Research and Development (R&D) is gaining momentum in India. India is increasingly becoming a top global innovator for high-tech products and services. In a recent study by World Bank, it found that more than 300 multinational corporations have set up R&D and technical centres in India. Hundreds more have their plans to move in future.
Here is a graphical representation of improvement areas that India needs to address:
Here are some of the other interesting facts that I learned from the report..
- Roughly 90 percent of the workforce is employed in the informal sector, which is often characterized by low-productivity and low-skill activities.
- About 2 percent of India’s population—20 million people—live abroad, where they earn the equivalent of two-thirds of India’s GDP.
- Of the top 50 applicants for patents in India between 1995 and 2005, 44 were foreign firms. Only six were Indian; three of these were public institutions and one, a public corporation. Just two were private Indian firms, both in the pharmaceutical industry.
- Aggregate domestic R&D spending has never exceeded 1 percent of GDP, and 75–80 percent comes from the public sector.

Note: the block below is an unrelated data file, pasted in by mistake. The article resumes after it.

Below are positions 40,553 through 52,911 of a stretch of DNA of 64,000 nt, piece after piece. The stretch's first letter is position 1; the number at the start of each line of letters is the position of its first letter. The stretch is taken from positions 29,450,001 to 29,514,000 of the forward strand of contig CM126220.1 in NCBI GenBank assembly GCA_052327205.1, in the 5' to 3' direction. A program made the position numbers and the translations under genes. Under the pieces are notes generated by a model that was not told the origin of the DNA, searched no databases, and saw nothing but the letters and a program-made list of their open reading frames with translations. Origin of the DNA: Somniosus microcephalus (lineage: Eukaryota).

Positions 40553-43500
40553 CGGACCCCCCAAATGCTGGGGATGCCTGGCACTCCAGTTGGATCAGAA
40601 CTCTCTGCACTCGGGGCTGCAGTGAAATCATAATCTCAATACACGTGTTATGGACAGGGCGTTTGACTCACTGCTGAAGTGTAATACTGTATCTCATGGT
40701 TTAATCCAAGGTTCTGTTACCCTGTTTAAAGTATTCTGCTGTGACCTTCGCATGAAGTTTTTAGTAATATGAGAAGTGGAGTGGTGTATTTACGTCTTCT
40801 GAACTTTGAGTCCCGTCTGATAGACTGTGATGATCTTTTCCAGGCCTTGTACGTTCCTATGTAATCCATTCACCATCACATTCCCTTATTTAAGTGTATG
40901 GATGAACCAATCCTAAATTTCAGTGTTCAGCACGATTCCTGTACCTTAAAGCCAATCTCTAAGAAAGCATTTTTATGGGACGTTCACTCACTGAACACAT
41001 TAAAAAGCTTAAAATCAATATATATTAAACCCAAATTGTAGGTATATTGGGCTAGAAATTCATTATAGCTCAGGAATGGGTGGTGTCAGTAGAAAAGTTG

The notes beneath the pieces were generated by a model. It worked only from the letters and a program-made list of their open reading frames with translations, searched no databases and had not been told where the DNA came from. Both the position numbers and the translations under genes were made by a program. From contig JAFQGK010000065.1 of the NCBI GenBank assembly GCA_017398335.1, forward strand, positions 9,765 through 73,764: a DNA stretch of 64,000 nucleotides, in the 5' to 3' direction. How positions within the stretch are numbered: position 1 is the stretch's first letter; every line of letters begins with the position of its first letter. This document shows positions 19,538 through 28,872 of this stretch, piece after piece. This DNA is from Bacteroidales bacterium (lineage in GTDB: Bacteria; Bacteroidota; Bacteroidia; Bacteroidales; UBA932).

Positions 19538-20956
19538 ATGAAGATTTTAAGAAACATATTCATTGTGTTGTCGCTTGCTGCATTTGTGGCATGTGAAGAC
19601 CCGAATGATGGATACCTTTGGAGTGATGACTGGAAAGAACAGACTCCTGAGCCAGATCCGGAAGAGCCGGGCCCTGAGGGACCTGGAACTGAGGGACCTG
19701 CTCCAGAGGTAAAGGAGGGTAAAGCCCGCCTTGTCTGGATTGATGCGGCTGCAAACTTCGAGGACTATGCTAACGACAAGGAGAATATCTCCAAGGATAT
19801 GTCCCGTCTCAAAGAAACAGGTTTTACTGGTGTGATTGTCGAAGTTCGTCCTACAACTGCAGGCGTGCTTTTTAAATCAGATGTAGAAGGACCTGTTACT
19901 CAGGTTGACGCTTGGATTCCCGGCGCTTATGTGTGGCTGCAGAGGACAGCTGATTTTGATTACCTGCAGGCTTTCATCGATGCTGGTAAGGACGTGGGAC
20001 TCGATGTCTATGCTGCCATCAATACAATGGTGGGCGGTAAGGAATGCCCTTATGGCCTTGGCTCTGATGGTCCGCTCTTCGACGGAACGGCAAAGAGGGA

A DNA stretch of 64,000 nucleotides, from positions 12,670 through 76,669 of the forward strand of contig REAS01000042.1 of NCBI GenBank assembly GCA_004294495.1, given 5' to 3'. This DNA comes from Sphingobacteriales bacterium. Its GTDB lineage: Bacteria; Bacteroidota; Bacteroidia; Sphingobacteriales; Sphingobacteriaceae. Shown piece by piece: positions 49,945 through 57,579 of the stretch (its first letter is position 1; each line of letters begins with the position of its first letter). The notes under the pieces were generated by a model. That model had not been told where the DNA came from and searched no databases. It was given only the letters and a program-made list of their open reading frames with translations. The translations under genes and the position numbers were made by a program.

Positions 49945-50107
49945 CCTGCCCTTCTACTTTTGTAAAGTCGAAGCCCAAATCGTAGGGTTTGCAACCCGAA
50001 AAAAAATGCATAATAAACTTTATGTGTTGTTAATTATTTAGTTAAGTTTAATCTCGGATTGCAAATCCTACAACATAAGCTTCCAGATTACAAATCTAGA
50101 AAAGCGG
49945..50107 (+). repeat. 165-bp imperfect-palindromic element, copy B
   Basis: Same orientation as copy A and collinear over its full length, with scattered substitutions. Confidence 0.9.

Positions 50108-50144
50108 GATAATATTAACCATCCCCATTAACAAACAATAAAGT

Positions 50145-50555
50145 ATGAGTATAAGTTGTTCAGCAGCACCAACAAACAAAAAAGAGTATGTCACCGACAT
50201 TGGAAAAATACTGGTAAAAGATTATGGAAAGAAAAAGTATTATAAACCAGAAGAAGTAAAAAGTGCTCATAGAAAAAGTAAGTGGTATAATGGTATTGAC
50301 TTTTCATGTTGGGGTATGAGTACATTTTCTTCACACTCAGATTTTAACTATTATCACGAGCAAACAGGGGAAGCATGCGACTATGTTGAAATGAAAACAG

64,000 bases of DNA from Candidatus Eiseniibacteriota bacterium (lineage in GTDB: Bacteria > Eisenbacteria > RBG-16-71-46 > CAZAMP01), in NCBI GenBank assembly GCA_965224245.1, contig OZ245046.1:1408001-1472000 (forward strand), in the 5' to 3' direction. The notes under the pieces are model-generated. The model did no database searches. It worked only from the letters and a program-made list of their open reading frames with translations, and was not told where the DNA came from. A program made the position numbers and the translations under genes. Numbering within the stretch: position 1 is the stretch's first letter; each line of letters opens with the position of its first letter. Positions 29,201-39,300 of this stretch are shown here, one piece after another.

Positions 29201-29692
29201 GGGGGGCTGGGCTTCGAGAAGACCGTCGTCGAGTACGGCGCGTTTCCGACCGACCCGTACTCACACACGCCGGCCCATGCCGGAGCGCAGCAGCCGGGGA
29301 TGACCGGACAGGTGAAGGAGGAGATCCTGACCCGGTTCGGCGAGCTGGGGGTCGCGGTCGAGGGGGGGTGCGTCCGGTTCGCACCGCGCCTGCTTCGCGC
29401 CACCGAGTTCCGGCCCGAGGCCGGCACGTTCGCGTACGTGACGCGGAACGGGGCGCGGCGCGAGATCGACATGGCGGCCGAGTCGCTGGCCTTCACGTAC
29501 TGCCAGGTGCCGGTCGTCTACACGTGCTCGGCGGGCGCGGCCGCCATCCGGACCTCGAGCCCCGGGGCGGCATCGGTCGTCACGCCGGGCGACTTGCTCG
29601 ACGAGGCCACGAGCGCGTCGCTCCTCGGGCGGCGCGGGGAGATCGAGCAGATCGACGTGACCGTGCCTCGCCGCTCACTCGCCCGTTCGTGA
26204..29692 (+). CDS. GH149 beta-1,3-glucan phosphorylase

- Since the Indian economy was opened up in 1991, the private sector has invested the most in research and development (R&D) in the sectors most open to competition. In 2004, enterprise R&D was more than seven times higher than in 1991.
- Only 16 percent of Indian manufacturing firms offer in-service training, compared with 92 percent in China and 42 percent in the Republic of Korea.
- Average enterprise productivity in finance, insurance, and real estate companies is nearly 23 times that in agriculture. But these industries account for only 1.3 percent of employment, while agriculture accounts for 60 percent
I never imagined that only 2% of Indians living abroad earn as much as two thirds of India’s GDP (roughly $660 billion)..Wow !